I just love finger food and I have to say that the smooth, salty and tangy taste of this great snack makes me the happiest! And now I know why... It might just be the ultimate snack for women!
Edamame or in other words, soybeans in pods, are not only rich in antioxidants, which strengthen your immune system, reduce the risk of cancer and neurogenerative diseases, they also contain a considerable amount of phytoestrogen, primarily isoflavones that protect from osteoporosis while contributing to prevent and ease menopausal symptoms. Yeah!
Ready in 2 minutes: boil the frozen edamame pods at high temperature for two minutes, strain and sprinkle them with fresh lime or lemon juice, and Kosher salt (or fleur de sel—hand-harvested sea salt). They are 100% non-fat, rich in proteins and so good for you, once you’ve tasted them, you’ll want to have them all the time.
Edamame used to be only available in Japanese specialty stores but now, they can be found in the frozen department of your favourite grocery store.
In the valley between Bordeaux and Toulouse you find the most praised delights of French cuisine such as black truffles, foie gras (goose liver), boletus mushrooms and a new generation of amazing chefs who master the art of making you feel like you’ve died and gone to heaven at first bite!
Get your pupils and your taste buds ready for a mouth watering gastronomic preview of the Garonne in the South West of France.
Our first stop offers the most amazing view of Bordeaux—if you can take you eyes off your plate—Le Saint-James is one the best table of the region, graced by the talent of renowned chef Nicola Magie (2 Michelin stars). My introduction picture features his vision of the guacamole and below, a true work of art: a perfectly seared scallop on a tomato tart with a sea anemone tempura, and a foie gras lasagna with variations of the boletus.
Next, we travel to Valence d’Agen at L’Entracte, the restaurant of great chef Pascal Ladogne who offers generous portions of the regions specialties in a warm and friendly setting. Here are 2 great classics: garlic snails and tartare, with fresh raw boletus.
Then, we go up to Moirax, a small village built around an 11th century priory, to Le Prieuré, the Michelin Star restaurant of amazing chef Benjamin Toursel, for an spectacular tasting menu including scampi with beets and shiso, as well as a very creative tuna tartare, served here with a raspberry ketchup and crunchy snow peas.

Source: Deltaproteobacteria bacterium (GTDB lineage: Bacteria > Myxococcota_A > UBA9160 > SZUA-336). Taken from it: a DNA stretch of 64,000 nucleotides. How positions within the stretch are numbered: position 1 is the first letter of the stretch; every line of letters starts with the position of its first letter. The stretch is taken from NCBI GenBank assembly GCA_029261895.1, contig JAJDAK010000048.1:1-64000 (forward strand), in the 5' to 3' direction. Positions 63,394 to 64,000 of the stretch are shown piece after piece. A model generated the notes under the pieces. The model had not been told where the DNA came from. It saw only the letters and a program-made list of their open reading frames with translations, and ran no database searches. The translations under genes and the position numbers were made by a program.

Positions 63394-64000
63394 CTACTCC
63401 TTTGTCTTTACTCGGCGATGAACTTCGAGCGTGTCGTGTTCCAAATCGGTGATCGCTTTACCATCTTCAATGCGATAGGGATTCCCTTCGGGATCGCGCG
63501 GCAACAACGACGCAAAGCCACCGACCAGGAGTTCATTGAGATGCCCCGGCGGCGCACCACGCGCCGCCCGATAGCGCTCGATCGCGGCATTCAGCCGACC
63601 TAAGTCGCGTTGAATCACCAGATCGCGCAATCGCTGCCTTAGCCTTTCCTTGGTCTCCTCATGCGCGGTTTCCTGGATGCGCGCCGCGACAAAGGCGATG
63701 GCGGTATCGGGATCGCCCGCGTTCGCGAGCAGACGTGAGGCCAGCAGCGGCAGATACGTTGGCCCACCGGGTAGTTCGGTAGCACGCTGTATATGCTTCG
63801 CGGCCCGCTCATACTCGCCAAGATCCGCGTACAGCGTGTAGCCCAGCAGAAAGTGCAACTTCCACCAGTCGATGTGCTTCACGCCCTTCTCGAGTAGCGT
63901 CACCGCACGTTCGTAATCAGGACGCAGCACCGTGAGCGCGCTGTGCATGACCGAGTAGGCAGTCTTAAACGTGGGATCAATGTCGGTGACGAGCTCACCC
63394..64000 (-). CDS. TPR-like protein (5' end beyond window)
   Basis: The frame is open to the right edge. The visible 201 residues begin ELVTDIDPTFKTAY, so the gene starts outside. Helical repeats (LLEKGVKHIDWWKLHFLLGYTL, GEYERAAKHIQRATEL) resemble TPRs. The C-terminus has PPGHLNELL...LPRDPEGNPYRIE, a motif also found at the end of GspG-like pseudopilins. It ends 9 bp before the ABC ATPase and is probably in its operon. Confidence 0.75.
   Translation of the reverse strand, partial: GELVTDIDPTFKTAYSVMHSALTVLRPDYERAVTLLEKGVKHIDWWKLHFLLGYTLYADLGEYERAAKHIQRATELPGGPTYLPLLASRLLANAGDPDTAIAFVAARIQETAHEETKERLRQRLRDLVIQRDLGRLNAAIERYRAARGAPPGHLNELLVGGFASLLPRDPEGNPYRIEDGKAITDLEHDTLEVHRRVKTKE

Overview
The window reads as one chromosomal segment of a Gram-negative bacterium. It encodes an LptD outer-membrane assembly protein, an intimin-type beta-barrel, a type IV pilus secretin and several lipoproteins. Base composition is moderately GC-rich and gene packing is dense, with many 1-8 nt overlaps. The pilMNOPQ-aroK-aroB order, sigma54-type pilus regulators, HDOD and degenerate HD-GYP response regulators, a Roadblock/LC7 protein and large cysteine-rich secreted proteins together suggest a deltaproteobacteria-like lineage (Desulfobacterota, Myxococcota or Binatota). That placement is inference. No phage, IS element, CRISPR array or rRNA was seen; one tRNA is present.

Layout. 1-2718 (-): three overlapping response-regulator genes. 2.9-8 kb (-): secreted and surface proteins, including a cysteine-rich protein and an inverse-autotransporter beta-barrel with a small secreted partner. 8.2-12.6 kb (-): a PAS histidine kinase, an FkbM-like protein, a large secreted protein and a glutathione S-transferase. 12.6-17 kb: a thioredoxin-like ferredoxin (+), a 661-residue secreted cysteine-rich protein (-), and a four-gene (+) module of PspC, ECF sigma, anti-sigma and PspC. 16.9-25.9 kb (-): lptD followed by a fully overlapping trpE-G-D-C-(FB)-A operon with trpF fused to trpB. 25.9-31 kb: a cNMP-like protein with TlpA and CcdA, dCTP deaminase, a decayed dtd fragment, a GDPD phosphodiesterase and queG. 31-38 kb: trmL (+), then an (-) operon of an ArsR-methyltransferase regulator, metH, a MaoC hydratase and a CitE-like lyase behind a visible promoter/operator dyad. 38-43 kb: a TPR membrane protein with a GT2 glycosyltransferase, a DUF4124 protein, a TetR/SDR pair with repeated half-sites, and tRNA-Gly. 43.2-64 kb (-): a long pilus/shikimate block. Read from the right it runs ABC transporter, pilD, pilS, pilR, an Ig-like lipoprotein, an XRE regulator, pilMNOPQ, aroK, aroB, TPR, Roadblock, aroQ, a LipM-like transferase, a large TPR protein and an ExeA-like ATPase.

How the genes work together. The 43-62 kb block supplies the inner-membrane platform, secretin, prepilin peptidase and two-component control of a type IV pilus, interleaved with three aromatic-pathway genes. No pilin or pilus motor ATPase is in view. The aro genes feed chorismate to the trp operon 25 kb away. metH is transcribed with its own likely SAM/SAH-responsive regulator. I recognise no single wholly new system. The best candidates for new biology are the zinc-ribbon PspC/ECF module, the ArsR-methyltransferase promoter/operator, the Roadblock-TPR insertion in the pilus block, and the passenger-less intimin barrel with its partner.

Last but not least, it is in Astaffort that you will find the great cuisine of Michelin star chef Fabrice Biasiolo, from Canard, Cochon & Cie, who also honors Une Auberge en Gascogne, the Château & Hotel owned by French signer Francis Cabrel. There is no menu, just three themes to choose from: Initiation, Creation or Emotion, they change daily in accordance with the chef’s inspiration. Amongst all, I tasted something new and totally pleasurable…spall of raw foie gras with balsamic vinegar, as well as foie gras and passion fruit macaroons, served with a shooter of tomato water. Just WOW!
Note from my liver: “On the menu this week: clear broth and steamed vegetables!!!”
This year, I am going to miss Canada’s premiere social media event for women: Blissdom Canada.
But I think you will agree that I have a good excuse. I have been invited to the South of France to vendange. So instead of getting all dressed up nice and pretty to party with the fabulous YMC’s Yummy Mummies, I am in the grape vines with my rubber boots, my raincoat and…a glass of wine? No…handy gardening scissors!
I am ready for my very first grape harvest. The ceiling is low, it’s humid, cold, and rainy but the grapes are beautiful and sweet. Rows of Cabernet Sauvignon and Merlot, just perfectly ripped and ready to be picked, one cluster at a time. My heart is pounding with joy! I can’t believe I am here, in the heart of the Garonne.
In the ‘chai’ the wine maker is throwing the grapes in a machine for crushing and destemming them into the most beautiful deep purple juice. At this point, it actually really looks and tastes like Welsh grape juice.
The grapes will macerate for days, start fermenting—which means the sugar will transform into alcohol—and then begins the taskful art of making wine.
Of course there is amazing tastings and incredible gastronomy all over this very ‘In Good Taste’ region and I will tell you all about it in my next post!
Just finishing an amazing meal at L'Auberge du Prieuré, in Moirax, near Agen, cheering with my good friend Yves Lapierre, the amazing Chef Benjamin Toursel and his wife Agathe and Laurence Raffy (on the left) from another fabulous restaurant Cochon, Canard &Cie in Astaffort, one of the restaurants of great Chef Fabrice Biasiolo.